#778 Old-School Typewriter

Invented in 1866 by inventor Christopher Sholes, an old-school typewriter is a rare treat to find these days since the advent of the computer word processor. However, the nostalgia from hitting the QWERTY from an old-fashioned typewriter to be rewarded with an instantaneous letter on paper still wraps people’s hearts like a warm blanket.

typewriter black and white

It seems that the days of staring at a blank sheet of paper concentrating on the next word to avoid possible errors are a part of a distant past. Even being able to crumble up the paper and tossing it into the trash like you’re shooting a basket for the win are long gone. You don’t need to worry about errors on your computer because a simple push of the delete button erases all of your mistakes away like they never happened, whereas an old-school typewriter stamps your errors in dark ink for many to see.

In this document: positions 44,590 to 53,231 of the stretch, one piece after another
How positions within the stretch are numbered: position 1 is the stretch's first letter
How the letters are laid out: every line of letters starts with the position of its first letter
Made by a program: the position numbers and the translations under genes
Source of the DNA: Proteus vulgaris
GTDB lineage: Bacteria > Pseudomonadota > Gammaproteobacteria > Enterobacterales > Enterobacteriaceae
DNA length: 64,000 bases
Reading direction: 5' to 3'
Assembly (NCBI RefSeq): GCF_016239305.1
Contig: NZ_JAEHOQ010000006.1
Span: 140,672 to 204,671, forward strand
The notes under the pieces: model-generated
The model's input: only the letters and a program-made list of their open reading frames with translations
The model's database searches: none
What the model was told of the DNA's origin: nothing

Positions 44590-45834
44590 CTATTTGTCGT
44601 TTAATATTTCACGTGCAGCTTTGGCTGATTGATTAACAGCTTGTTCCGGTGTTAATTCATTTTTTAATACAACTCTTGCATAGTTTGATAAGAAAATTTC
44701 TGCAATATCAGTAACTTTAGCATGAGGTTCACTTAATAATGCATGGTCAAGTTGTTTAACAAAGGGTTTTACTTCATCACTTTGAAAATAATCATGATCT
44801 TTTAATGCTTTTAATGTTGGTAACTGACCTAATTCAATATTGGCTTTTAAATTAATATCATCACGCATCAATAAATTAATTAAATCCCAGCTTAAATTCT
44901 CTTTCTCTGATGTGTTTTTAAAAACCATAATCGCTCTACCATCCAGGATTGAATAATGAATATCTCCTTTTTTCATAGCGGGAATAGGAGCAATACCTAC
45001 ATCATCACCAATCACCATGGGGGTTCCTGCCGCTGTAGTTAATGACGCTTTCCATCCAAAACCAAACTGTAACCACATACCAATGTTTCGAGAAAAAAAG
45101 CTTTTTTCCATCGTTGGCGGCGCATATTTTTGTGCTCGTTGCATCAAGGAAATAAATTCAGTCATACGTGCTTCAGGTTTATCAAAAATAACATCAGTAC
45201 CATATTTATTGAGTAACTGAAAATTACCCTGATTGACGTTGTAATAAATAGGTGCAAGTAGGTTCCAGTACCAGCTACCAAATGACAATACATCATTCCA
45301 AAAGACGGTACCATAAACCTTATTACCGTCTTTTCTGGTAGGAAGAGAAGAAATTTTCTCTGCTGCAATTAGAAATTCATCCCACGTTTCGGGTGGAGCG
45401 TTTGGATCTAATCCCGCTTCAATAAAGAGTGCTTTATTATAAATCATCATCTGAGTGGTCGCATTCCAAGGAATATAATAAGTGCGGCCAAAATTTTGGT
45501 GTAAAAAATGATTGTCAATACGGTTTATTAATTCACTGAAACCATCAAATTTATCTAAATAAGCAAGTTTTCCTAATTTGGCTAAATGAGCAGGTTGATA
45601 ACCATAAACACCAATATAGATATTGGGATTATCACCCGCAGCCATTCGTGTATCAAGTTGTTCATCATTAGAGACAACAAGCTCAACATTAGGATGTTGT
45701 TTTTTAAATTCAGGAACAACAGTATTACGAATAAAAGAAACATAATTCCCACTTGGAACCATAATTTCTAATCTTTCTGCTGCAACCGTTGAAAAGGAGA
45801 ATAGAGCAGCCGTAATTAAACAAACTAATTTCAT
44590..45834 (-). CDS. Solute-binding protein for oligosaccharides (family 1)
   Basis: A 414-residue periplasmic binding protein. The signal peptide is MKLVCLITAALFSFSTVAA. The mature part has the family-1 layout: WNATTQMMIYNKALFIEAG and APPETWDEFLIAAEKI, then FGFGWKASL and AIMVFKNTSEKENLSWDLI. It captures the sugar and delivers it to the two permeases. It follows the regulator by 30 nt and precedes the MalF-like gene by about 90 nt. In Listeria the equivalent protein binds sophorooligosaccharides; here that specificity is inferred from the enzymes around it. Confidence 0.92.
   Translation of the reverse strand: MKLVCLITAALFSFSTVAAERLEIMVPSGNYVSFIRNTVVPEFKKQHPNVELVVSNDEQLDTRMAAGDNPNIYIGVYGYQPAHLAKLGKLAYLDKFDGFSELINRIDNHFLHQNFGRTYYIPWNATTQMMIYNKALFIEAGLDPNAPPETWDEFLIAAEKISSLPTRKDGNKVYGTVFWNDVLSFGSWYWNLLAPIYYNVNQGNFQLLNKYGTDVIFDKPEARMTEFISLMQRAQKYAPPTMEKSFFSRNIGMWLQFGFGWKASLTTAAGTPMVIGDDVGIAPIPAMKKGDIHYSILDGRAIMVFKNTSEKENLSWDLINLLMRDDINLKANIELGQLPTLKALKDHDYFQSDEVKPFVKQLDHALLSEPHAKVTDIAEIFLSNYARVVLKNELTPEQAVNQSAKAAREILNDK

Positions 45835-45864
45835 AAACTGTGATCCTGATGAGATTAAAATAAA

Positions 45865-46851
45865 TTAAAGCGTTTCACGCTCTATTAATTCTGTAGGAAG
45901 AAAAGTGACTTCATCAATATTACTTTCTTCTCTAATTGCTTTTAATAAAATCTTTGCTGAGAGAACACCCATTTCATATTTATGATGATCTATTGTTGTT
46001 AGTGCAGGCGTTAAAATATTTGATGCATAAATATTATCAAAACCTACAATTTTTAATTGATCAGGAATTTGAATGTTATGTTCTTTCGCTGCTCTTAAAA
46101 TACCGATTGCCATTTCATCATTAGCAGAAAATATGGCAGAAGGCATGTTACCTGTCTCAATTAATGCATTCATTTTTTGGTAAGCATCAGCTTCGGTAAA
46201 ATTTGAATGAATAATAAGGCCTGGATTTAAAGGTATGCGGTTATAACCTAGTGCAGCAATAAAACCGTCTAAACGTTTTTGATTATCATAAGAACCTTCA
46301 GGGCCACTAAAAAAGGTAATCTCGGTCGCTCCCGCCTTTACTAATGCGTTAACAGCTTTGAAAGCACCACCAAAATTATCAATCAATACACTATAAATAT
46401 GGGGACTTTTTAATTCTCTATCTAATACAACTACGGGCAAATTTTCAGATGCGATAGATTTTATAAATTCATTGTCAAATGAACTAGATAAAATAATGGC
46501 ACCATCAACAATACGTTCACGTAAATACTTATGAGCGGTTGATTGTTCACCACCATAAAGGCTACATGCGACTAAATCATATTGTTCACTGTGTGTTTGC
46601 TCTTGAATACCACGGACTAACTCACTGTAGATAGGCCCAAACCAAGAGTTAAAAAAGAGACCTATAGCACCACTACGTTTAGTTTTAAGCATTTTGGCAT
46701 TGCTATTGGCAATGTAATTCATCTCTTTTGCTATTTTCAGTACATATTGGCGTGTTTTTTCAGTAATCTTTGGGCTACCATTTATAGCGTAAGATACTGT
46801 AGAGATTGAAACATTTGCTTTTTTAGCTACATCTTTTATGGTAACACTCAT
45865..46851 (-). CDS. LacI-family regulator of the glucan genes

typewriter desk

Before computers came along students had to learn how to spell otherwise they’d be wasting a lot of paper and ink with the old-fashioned typewriter or at least invest in some good white out. These days the computer has instilled some newfound laziness in writers that depend on things like spell checker to do the brainwork for them.

However, with the sudden tsunami of electronics since the 1990s people are rapidly looking to disconnect from the electronic gadgets and devices, and old-school typewriters are not as obsolete as they’ve been when the computer craze exploded. More and more writers are purchasing old-school typewriters to go back to a simple time where you had to think long and hard before your next thought to avoid mistakes, and something about the sounds of the keys punching crisp white paper ignites creativity in some.

Typewriter green

Did you ever get to use an early model typewriter? Did you taking typing class in school? Leave a comment and share your opinion and experience. Would love to hear from you.

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